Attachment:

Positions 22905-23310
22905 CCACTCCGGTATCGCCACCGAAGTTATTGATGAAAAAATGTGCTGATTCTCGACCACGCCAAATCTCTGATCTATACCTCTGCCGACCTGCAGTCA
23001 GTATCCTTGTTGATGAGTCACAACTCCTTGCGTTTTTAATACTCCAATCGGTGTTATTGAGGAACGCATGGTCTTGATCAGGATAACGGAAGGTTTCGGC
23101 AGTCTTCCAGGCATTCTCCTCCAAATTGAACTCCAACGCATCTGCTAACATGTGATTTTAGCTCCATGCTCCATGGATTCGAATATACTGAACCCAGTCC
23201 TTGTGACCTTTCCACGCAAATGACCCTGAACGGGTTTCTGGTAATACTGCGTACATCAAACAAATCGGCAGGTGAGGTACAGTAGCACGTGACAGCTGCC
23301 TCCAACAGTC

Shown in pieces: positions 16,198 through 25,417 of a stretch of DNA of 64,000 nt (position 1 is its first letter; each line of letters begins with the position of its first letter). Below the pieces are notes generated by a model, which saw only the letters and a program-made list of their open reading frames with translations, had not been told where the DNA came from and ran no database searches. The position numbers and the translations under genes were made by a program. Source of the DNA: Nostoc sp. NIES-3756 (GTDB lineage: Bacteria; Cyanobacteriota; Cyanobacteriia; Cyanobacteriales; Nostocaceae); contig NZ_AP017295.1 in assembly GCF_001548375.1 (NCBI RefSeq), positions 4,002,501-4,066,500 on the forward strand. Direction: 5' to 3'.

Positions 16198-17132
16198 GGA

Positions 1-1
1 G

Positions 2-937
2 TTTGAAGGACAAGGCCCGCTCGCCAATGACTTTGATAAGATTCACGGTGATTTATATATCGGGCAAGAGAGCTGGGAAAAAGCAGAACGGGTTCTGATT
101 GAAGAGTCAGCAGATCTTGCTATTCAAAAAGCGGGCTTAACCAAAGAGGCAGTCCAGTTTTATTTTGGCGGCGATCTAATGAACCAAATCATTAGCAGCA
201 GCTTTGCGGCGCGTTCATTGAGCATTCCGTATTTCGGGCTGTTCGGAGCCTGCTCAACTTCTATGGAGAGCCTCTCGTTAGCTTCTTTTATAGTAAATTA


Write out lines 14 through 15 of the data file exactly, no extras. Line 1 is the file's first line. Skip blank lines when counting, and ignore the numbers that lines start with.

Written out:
101 GAAGAGTCAGCAGATCTTGCTATTCAAAAAGCGGGCTTAACCAAAGAGGCAGTCCAGTTTTATTTTGGCGGCGATCTAATGAACCAAATCATTAGCAGCA
201 GCTTTGCGGCGCGTTCATTGAGCATTCCGTATTTCGGGCTGTTCGGAGCCTGCTCAACTTCTATGGAGAGCCTCTCGTTAGCTTCTTTTATAGTAAATTA